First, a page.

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The chaos in airports in Canada and around the world this summer has been frustrating for a lot of travellers, but no one can say it hasn’t also been an education in the delicate complexity of international passenger flight.

Like the butterfly effect, in which the flap of a butterfly’s wings in one location is theoretically able to cause a tornado in another, one hiccup in the airline system that on its own isn’t a big deal can cause global chaos.

And now here we are in the aftermath of the worst calamity ever to strike the airline industry – one that is magnitudes greater than any before it – and every day there are new horror stories about late or cancelled departures, arrivals forced to sit on the tarmac for hours while waiting for a gate, luggage that disappears into the ether, and airlines that won’t pick up the phone.

Worse still, there may be little that can be done to restore service to normal levels this summer. People around the world, starved of travel and longing to see family after two years of the COVID-19 pandemic, are unlikely to enjoy a worry-free trip before the fall, at the earliest.

This appears to be particularly true in Canada. According to data kept by FlightAware, 53 per cent of the flights leaving Toronto Pearson Airport were delayed on Friday. At Montreal-Trudeau, 43 per cent departed late. At Vancouver International, 36 per cent.

These numbers are troubling when compared with major American airports on the same day. Only 19 per cent of flights out of Chicago-O’Hare were delayed on Friday, and only 22 per cent at LaGuardia in New York, 11 per cent at Boston-Logan and 15 per cent at Washington-Dulles.

The same day, Air Canada saw 65 per cent of its flights leave late around the world. For WestJet, the number was 63 per cent. On a percentage basis, those numbers were four times higher than those of United Airlines (16 per cent) and Delta (15 per cent), and more than double American Airlines (27 per cent).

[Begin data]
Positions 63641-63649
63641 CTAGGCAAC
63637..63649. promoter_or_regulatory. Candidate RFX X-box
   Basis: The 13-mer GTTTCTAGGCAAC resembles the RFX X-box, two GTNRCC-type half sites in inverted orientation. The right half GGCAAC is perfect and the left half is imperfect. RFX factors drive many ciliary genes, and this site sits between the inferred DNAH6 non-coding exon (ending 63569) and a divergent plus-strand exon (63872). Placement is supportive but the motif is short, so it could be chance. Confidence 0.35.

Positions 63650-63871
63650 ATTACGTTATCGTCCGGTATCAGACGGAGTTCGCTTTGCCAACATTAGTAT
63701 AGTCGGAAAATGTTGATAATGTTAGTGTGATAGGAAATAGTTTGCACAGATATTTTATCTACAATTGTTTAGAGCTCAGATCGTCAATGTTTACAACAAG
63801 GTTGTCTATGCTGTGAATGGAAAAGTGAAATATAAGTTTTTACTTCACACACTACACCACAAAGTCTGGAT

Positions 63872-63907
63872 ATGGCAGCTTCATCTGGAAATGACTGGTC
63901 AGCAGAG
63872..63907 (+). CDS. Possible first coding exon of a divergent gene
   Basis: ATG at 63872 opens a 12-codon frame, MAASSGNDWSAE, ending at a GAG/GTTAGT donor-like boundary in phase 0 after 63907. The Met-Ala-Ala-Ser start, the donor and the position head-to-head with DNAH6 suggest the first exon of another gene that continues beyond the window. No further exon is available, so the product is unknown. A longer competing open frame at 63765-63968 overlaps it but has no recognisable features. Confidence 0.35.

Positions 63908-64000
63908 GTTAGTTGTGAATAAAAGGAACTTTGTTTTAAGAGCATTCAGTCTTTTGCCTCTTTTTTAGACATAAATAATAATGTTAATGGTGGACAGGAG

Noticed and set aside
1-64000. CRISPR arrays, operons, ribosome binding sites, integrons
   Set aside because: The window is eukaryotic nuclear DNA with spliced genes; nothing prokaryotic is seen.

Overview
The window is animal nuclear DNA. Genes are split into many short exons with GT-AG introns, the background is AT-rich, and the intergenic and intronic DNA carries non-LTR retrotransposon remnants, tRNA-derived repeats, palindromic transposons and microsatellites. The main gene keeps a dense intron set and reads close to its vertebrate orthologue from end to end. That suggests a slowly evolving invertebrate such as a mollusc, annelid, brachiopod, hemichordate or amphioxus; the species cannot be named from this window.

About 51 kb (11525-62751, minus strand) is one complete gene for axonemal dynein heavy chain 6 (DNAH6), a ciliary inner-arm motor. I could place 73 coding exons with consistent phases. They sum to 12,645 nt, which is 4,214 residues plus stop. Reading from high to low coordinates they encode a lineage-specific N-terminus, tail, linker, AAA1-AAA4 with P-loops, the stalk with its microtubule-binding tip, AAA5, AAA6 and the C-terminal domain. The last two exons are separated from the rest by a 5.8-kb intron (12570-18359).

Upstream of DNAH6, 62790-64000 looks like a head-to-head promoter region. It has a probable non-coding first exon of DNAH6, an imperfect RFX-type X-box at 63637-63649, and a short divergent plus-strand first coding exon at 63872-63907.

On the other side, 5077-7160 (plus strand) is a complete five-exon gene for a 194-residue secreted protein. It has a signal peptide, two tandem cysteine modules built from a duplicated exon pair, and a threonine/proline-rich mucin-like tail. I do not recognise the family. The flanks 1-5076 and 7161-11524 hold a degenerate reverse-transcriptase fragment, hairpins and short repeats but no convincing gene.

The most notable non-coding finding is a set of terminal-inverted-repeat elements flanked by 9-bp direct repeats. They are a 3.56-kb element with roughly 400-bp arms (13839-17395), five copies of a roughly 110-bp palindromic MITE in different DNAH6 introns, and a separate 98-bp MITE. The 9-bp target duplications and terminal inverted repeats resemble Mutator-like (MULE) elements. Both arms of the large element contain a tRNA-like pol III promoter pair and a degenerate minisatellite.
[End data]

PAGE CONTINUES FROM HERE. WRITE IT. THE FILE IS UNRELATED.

The numbers for Saturday were strikingly similar in almost every case. Canadians need answers as to why their airports and airlines are doing so much worse than their American counterparts.

All the world’s airlines and airports were faced with the same disaster when the pandemic hit in 2020. Traffic dropped by 60 per cent globally compared with 2019, and was still down nearly 50 per cent a year later.

Airlines laid off tens of thousands of staff, as did the services in the delicate web that keeps planes flying on time: airport security, baggage handlers and air traffic controllers.

The result is that the industry in Asia, Europe and North America was unprepared for the steep rebound in demand this summer. Every part of it is short-staffed and struggling to hire workers in straitened labour markets. Labour disputes in some countries haven’t helped. As many as 2,000 flights around the world are being cancelled every day, and 10 times as many are being delayed.

“This is the worst summer meltdown for airline customer service in the 37 years I’ve spent working in, writing about and advocating about the airlines,” one aviation expert told The New York Times last week.

That should provide some perspective for angry Canadian travellers. This is not a problem peculiar to one country, even if the delays are more acute here.

But asking questions about it is important because there appears to be a deeper issue.

A corresponding spike in demand for passport renewals has left Canadians standing in lines for hours, or even days, this summer. The federal government acknowledged last week that it failed to anticipate the surge in demand.

And while Canadians might be anxious about travelling by plane, they should be more worried about getting sick or injured right now. Staffing shortages caused by illness and burnout, combined with rising COVID-19 cases, mean people are waiting more than eight hours for care in emergency rooms across the country. Some hospitals have even had to shut down their ERs.

A lot of fundamental stuff isn’t working in Canada this summer. If the pandemic was the flap of a butterfly wing turned into a tornado, its consequences have exposed a fragility in the workings of this country that is far more worrisome than a delayed flight or a lost suitcase.

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